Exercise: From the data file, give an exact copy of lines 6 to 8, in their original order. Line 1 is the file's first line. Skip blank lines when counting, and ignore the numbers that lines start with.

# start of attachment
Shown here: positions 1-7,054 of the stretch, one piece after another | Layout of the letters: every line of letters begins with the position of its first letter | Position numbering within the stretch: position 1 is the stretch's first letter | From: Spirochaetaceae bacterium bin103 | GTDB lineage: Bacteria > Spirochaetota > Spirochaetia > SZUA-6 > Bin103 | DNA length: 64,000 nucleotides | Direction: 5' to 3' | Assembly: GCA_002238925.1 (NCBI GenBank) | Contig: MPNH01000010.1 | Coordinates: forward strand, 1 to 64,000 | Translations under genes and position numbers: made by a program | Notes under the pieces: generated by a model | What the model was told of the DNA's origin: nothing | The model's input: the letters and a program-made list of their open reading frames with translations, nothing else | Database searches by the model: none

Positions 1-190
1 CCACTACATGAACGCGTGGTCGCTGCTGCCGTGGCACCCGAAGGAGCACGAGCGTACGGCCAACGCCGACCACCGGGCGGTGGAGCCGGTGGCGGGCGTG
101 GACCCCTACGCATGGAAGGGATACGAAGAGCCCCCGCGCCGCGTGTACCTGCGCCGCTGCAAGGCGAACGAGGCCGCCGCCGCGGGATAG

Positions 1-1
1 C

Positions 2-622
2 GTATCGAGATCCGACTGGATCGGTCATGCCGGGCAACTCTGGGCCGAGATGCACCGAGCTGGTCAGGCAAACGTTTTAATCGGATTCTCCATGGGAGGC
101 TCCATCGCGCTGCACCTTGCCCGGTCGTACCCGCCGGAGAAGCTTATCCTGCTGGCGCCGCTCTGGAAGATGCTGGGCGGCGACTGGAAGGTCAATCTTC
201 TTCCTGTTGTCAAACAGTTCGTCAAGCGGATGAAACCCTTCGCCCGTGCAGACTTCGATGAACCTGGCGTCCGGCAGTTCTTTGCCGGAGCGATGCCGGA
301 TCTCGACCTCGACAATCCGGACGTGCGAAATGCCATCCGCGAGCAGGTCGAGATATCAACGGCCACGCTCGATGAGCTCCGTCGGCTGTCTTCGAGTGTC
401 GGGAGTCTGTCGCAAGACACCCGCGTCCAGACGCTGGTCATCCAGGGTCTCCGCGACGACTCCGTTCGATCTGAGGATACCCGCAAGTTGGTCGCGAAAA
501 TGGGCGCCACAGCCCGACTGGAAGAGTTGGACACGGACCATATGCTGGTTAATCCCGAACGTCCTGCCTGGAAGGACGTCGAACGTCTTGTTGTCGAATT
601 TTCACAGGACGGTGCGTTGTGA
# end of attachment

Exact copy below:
1 C

Positions 2-622
2 GTATCGAGATCCGACTGGATCGGTCATGCCGGGCAACTCTGGGCCGAGATGCACCGAGCTGGTCAGGCAAACGTTTTAATCGGATTCTCCATGGGAGGC